One of, if not the greatest Coach/manager retired from the front lines of Manchester United a few months back. His game victories and ability to pull goals ‘out of hats’ in the last dying minute of a game has been nothing short of miraculous.
You think it is luck but a Harvard Business School professor Anitia Elberse took on an assignment to try bottle Sir Alex’s formulae of success. Here are 8 lessons you can learn from the great Sir Alex Ferguson
Start with the foundation
Alex in the mid-eighties had a vision for the club. That vision was not to buy the best top player like most clubs do today but rather set up two ‘centres of excellence’ and recruited players, even as young as 9 years old. He set a mandate to scouts to bring him the best of the best and among those talents where David Beckham and Ryan Giggs.
Ferguson believed this allowed for players to bond, build spirit and create a fluency. The future success in building a great club is making sure you have a strong foundation and a supply chain to the first team.
Dare to rebuild you team
Ferguson has been credited with assembling five distinct winning squads over the years and this has been attributed to a keen sense of player’s life cycles. It all boils down to what degree of value a player is bringing a team at any given moment. The minute the value did not benefit United, the player would be traded.
“He never really looked at the moment, he’s always looking into the future” Ryan Giggs told HBS. Ferguson believed that any great team has about four years before the life cycle changes, this is why it is so important to look to the future in planning.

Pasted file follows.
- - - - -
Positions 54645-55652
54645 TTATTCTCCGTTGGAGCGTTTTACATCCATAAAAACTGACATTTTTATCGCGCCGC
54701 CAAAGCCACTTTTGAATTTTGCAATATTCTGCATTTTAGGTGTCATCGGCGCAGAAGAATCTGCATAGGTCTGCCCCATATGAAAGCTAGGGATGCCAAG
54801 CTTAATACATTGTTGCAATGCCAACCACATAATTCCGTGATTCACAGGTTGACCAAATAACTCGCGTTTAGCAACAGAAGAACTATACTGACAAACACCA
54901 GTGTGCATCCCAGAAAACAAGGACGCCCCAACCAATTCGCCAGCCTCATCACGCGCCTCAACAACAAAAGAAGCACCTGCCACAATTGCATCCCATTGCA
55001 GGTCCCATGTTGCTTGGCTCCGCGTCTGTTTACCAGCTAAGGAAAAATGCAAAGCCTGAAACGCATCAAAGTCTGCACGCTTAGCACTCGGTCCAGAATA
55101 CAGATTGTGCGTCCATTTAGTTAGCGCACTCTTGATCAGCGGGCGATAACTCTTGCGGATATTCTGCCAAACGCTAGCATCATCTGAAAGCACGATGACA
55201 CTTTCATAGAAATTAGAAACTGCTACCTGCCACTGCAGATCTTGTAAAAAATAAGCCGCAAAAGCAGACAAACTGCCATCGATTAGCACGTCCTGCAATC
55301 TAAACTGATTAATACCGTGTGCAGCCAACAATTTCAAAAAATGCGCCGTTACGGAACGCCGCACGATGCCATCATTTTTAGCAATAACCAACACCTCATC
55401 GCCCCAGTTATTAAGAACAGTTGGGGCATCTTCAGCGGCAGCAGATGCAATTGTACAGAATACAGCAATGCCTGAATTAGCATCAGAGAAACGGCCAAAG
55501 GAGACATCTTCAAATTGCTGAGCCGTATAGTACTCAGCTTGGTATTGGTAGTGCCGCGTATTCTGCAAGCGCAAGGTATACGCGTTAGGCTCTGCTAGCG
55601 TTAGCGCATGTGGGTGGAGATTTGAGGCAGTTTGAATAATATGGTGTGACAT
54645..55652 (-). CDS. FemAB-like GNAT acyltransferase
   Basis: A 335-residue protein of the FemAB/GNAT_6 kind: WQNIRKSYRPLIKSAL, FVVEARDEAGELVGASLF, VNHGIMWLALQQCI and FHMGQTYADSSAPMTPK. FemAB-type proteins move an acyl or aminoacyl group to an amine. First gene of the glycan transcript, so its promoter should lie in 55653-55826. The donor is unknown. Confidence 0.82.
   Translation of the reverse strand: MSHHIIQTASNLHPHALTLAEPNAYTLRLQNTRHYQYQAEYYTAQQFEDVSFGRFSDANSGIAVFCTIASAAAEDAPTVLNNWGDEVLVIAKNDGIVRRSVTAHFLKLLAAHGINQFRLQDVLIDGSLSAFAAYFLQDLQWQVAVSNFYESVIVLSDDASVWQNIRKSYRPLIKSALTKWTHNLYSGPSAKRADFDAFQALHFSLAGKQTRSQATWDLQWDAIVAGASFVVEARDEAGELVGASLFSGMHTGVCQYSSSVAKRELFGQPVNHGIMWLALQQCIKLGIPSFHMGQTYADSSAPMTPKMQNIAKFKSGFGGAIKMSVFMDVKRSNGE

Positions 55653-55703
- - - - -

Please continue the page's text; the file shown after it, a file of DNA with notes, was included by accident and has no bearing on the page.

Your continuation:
Set high Standards
One of the most important philosophies of Ferguson is instilling value in his players. His goal was to inspire them to strive to do better and never give up. United had a level of standard set but Ferguson, and if you wanted to be a part of United, you had to eat, sleep and breathe the culture. Ferguson said that he never had a bad training session, it was all about quality, high focus, intensity, concentration and speed. Off the pitch was no different with motivation talks, tactical talks, team building exercises and preparation.
“I had to lift players’ expectations. They should never give in. If you give in once, you’ll give in twice” The goal with setting high standards is to make sure everyone, including the guy who cuts the grass to subscribe to belief. Players should not feel they have to always push to give a high standard each practise but rather believe this is the norm that is expected of them.
Never, Ever Cede Control
“You can’t ever lose control – not when you are dealing with 30 top professionals who are all millionaires,” Ferguson told HBS. “And if any players want to take me on, to challenge my authority and control, I’ll deal with them.” If anyone violated his code of ethics, they were dealt with accordingly, as Roy Keane soon found out when his contract was terminated for publicly criticising his team mates.
Ferguson firmly believed that if players decided how the training should be, what days they should have off, what the disciplines should be, and what the tactics should be, then Manchester United would not be the Manchester United we know. It’s all about keeping control and making sure your personality is bigger than theirs.
It is hard to bottle years and years of experience, people have tried to bottle billionaire Warren Buffets’ success principles but have failed miserably. The important thing to remember here is that Ferguson’s eight principles of success are key ingredient in making any club a success but it is often the finer processes that are not spoken about that support and strengthen the principles.
Take time to reflect on his principles and see how these principles have made Sir Alex a legend, and can benefit your club environment. Look out for next week’s article on the final 4 principles of Alex Fergusons success. Tweet me your thoughts and views @SeanVStaden